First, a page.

Rosie Méndez Hamlin who fronted Rosie and The Originals. Although she’s not a household name (yet?), she wrote “Angel Baby,” a beautiful doo-wop single as a teenager, an ode to her first boyfriend, and it became a Top 40 hit by the time she was 15 years old. I used to listen to this track all the time and cry my eyes out as teenager. It’s thought of a classic Chicano souldie, something cholos might crank while cruising. Rosie was the first Latina to be honored by the Rock and Roll Hall of Fame and she even recorded a resonant Spanglish version of “Angel Baby” in 2001 when she was 56. Me encanta. (Thank you, Wikipedia, for holding it down with these additional, important facts. Not on Wikipedia, but very important: I’ll die salty knowing I may never be able to hit her range well enough for a karaoke rendition of my own.) RIP Rosie!
What comfort food could a reader pair with your book?
Morisqueta! It’s the comfort food of my childhood and the countryside where my parents are from in the state of Michoacán, Mexico. Think mountain of steamed rice, frijoles de la olla, pork (or queso when my Mami makes it vegetarian for me) stewed in a blistered-tomato sauce topped with crema, shredded cabbage, a sprinkle of cotija, and chomps of crisp radish in between bites. I also highly suggest the pairing of a cheeseburger (meatless if preferred) and Dr. Pepper, particularly with the essay “Super Nova Girl.”
In what ways has access (or little to no access) to Hispanic/Latinx/e literature defined you as a writer?
As readers who check out my book may learn, I grew up in a white suburb of the Bay Area without access to Latinx culture beyond my family, and that also included wide access to literature by women of color. I remember reading a few excerpts of The House on Mango Street and all of Esperanza Rising in school, plus seeking out the slim Josefina Speaks American Girls book as a kid, but one thing that struck me was how different my life even felt from theirs. The latter take place almost 100 years before I was born, and the former takes place in a very cool, lively city—Chicago. Where was the contemporary third culture/Chicana-who-grew-up-in-the-burbs rendition? I would have loved that. And now, we thankfully have several books like this, including mine. <3
A huge thank you to Emilly Prado for taking the time to chat with me about Funeral For Flaca! Please please make sure you purchase a copy (or request your local library carry a copy) of her book #SupportLatinxLit!
Synopsis for Funeral For Flaca from Futuro Tense Books website:
Funeral for Flaca is an exploration of things lost and found—love, identity, family—and the traumas that transcend bodies, borders, cultures, and generations.
Emilly Prado retraces her experience coming of age as a prep-turned-chola-turned-punk in this collection that is one-part memoir-in-essays, and one-part playlist, zigzagging across genres and decades, much like the rapidly changing and varied tastes of her youth. Emilly spends the late 90’s and early aughts looking for acceptance as a young Chicana growing up in the mostly-white suburbs of the San Francisco Bay Area before moving to Portland, Oregon in 2008. Ni de aquí, ni de allá, she tries to find her place in the in between.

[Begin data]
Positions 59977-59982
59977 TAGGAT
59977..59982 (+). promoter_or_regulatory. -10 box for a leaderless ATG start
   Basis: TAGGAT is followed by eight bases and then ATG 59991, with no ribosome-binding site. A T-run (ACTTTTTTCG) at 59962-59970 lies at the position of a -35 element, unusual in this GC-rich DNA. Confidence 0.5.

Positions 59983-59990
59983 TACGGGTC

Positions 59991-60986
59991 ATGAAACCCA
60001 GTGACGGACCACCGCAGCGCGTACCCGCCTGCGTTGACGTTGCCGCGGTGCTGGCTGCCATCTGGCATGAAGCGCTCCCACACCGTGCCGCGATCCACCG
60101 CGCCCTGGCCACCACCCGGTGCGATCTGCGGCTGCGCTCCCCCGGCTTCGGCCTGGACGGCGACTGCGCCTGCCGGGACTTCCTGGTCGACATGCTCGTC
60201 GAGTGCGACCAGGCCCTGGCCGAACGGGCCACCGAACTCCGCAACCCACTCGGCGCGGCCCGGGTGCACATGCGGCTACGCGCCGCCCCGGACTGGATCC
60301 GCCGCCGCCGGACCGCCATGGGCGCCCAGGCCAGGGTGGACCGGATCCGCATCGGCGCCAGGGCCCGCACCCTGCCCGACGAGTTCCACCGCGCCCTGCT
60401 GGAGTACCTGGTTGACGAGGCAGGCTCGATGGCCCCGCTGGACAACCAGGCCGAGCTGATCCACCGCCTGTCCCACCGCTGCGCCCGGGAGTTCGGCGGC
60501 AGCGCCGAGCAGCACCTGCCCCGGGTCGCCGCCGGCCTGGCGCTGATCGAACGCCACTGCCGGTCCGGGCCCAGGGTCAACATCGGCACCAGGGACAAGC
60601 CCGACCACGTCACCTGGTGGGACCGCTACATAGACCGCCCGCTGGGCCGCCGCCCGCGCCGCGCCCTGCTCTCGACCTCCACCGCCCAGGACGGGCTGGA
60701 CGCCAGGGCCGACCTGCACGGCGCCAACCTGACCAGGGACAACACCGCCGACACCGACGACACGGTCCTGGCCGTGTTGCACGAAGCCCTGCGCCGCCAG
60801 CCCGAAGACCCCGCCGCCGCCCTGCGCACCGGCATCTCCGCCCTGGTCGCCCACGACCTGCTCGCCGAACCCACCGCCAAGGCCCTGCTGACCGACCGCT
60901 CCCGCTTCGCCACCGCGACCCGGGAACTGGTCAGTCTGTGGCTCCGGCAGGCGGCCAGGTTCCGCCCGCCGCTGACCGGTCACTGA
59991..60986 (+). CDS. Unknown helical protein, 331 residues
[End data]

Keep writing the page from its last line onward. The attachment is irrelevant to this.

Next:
Growing up, the boys reject her, her father cheats on her mother, then the boys cheat on her and she cheats on them. At 21-years-old, Emilly checks herself into a psychiatric ward after a mental breakdown. One year later, she becomes a survivor of sexual assault. A few years after that, she survives another attempted assault. She searches for the antidote that will cure her, cycling through love, heartbreak, sex, an eating disorder, alcohol, an ever-evolving style, and, of course, music.
She captures the painful reality of what it means to lose and find your identity, many times over again. For anyone who has ever lost their way as a child or as an adult, Funeral for Flaca unravels the complex layers of an unpredictable life, inviting us into an intimate and honest journey profoundly told with humor and heart by Emilly Prado.
Bio for Emilly Prado from her website:
Emilly Prado is a writer, community organizer, and DJ based in Portland, Oregon. When not writing or teaching, Emilly moonlights as DJ Mami Miami with Noche Libre, the Latinx DJ collective she co-founded in 2017. Her debut essay collection, Funeral for Flaca, was selected as #YosiBookClub summer reading pick and has been called, “Utterly vulnerable, bold, and unique,” by Ms. Magazine. Funeral for Flaca is out now with Future Tense Books and is available wherever books are sold.
Friendly reminder that the best ways you can support Latinx/e authors and Latinx/e literature is by doing the following:
Leave a review for their books on any website that sells books
Request that your local library carry a copy
Purchase a copy of a friend, family member, your nemesis (hey! I’m sure they read too).
Shout about the book on any social media platform or to your friends and family!
Share this interview widely! Word of mouth does wonders for connecting readers to books.